The White House's nominees to fill those diplomatic jobs and dozens of others have waited weeks or months for confirmation by the Senate before they can begin work. Their fate has become a proxy fight in a larger contest between both parties over control of the Senate schedule, and a growing diplomatic headache. […]Please read below the fold for more on this story.
[D]iplomats say the empty desks are being noticed by foreign governments around the world.
"They all feel it's directed at them," no matter how often U.S. officials explain the underlying political turf fight, said Roberta Jacobson, the top State Department official for Latin America and Canada. "They cannot help but feel this is personal." [...]
Sen. Bob Corker (Tenn.), the top Republican on the Senate Foreign Relations Committee, said the change to Senate rules prompted “a death spiral” that continues today. [...]
"He's slowed that down by the action he's taken," Corker said. "Most all of them would have been approved if we had not embarked on the nuclear option."
Calling it a "turf fight," however, isn't accurate. Because it's not Democrats and Republicans fighting over turf. It's about Democrats trying to actually make the Senate function and fulfill its constitutional duty to work with the president and fill vacancies. Republicans are refusing to participate as payback for Democrats' decision last year to end the filibuster on nominees. Unfortunately, the filibuster isn't the only option Republicans have available to them to obstruct and to slow the pace of work in the Senate to a crawl.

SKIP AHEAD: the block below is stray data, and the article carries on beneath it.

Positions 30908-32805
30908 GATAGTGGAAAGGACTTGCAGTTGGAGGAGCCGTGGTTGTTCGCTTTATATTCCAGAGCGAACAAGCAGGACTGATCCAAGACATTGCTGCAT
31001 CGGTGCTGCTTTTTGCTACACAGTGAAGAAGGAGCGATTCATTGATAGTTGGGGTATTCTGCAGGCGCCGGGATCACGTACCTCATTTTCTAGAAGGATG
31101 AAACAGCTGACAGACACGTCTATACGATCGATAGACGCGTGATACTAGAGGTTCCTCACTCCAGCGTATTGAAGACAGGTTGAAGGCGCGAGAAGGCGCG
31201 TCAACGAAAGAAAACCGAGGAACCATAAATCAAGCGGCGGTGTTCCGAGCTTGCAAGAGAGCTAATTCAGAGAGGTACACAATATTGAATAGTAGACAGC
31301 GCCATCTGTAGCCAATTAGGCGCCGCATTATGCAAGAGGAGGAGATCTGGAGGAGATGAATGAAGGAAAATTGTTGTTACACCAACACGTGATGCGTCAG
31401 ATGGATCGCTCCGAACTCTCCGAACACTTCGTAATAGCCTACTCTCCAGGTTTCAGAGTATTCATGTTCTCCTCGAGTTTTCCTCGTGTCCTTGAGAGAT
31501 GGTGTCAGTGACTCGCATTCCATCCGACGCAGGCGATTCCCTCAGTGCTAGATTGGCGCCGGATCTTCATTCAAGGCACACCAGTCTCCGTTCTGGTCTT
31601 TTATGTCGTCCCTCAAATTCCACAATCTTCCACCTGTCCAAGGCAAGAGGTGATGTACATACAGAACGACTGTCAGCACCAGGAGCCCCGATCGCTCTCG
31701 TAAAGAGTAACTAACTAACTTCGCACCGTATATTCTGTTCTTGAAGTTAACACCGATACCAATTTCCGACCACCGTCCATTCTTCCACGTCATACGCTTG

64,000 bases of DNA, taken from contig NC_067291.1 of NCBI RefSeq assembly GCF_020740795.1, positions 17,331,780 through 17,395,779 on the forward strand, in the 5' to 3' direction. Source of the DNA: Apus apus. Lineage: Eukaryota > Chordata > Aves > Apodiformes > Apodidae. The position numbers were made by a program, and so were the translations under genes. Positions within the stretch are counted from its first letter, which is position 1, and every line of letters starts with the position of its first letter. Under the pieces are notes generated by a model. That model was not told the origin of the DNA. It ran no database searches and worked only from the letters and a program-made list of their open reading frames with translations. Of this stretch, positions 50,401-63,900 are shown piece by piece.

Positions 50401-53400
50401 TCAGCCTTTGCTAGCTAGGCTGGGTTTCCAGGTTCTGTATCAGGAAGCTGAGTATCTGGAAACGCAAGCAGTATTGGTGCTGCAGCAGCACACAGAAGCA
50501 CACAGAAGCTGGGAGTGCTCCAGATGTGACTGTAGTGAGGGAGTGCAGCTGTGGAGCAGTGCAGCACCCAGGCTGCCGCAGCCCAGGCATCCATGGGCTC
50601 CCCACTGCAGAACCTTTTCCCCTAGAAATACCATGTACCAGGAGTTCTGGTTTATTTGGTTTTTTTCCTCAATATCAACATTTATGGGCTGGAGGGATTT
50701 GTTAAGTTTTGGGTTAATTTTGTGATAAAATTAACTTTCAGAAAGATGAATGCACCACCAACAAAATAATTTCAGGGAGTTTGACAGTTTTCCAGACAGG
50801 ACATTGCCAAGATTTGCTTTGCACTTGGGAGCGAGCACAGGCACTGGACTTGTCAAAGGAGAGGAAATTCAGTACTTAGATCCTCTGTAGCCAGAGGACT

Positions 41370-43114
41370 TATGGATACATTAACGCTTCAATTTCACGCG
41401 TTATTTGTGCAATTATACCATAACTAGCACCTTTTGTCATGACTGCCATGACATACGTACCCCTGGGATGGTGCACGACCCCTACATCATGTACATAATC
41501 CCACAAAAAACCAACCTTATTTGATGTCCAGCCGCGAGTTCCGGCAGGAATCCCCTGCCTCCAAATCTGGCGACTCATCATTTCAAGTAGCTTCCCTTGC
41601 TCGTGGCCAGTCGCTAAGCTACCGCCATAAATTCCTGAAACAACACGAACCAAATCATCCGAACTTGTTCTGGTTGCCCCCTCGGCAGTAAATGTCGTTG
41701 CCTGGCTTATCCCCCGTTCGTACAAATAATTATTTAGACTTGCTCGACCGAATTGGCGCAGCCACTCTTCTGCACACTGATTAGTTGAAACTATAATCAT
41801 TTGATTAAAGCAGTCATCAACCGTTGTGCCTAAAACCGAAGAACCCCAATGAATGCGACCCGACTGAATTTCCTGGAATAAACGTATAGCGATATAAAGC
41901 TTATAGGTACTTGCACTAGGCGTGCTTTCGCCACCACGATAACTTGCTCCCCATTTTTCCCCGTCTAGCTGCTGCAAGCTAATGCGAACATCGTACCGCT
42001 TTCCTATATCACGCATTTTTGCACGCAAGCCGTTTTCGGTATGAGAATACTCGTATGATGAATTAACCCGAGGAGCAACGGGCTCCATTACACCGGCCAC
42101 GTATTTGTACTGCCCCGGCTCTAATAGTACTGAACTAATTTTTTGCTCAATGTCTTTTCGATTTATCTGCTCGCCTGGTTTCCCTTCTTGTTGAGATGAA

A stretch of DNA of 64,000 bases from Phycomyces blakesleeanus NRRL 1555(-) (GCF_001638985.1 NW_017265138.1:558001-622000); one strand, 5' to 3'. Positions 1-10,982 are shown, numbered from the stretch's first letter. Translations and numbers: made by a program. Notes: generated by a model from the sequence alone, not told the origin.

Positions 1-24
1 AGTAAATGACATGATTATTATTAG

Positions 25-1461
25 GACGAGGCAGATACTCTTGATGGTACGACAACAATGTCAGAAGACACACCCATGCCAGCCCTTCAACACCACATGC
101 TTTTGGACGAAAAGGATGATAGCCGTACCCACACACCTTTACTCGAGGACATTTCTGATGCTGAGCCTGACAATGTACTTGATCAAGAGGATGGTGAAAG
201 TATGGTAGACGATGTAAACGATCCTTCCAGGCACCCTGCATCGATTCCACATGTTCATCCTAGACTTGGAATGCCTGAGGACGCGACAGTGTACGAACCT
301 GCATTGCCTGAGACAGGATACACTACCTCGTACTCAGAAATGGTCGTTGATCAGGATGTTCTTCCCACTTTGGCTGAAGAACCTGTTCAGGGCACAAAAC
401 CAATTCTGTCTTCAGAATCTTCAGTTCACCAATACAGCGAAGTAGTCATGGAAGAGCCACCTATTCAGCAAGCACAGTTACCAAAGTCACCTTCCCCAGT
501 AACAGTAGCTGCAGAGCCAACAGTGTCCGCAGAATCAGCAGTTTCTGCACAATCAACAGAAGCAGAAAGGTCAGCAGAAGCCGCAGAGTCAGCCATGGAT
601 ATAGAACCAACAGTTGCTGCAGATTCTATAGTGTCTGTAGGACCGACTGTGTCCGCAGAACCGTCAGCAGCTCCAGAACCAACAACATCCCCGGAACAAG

The way the Senate used to work, when there were actual grown-up public servants in the opposition party, was to act quickly on large batches of nominees by providing "unanimous consent" for approvals, without debate. Now, Republicans are refusing to provide that consent and each nominee has to be considered and voted on individually. There are now about 50 empty diplomatic posts, which Republicans will insist upon voting on one at a time. Even when the majority of those nominees will probably get 100 votes.
Because Republicans are dragging out work on everything that comes to the floor, lengthening the amount of time it takes to get critical legislative work done, the time Reid can allot for considering nominations is severely restricted. Exactly as Mitch McConnell and his merry band of nihilists intend.